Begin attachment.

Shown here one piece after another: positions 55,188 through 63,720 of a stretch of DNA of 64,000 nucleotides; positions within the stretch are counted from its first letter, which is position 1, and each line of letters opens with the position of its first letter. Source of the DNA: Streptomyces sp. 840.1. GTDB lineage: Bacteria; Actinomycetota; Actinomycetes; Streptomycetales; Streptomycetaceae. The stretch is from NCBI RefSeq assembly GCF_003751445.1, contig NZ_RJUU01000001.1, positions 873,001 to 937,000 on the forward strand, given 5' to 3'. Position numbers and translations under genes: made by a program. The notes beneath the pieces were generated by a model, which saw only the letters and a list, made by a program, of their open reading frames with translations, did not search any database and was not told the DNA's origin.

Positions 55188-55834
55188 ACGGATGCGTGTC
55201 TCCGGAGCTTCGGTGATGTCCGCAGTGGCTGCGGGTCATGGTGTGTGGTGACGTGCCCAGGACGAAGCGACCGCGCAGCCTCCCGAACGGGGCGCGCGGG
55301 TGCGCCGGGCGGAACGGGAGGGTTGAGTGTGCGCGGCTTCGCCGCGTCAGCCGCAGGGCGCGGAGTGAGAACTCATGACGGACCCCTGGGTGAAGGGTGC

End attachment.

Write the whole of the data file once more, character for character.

Shown here one piece after another: positions 55,188 through 63,720 of a stretch of DNA of 64,000 nucleotides; positions within the stretch are counted from its first letter, which is position 1, and each line of letters opens with the position of its first letter. Source of the DNA: Streptomyces sp. 840.1. GTDB lineage: Bacteria; Actinomycetota; Actinomycetes; Streptomycetales; Streptomycetaceae. The stretch is from NCBI RefSeq assembly GCF_003751445.1, contig NZ_RJUU01000001.1, positions 873,001 to 937,000 on the forward strand, given 5' to 3'. Position numbers and translations under genes: made by a program. The notes beneath the pieces were generated by a model, which saw only the letters and a list, made by a program, of their open reading frames with translations, did not search any database and was not told the DNA's origin.

Positions 55188-55834
55188 ACGGATGCGTGTC
55201 TCCGGAGCTTCGGTGATGTCCGCAGTGGCTGCGGGTCATGGTGTGTGGTGACGTGCCCAGGACGAAGCGACCGCGCAGCCTCCCGAACGGGGCGCGCGGG
55301 TGCGCCGGGCGGAACGGGAGGGTTGAGTGTGCGCGGCTTCGCCGCGTCAGCCGCAGGGCGCGGAGTGAGAACTCATGACGGACCCCTGGGTGAAGGGTGC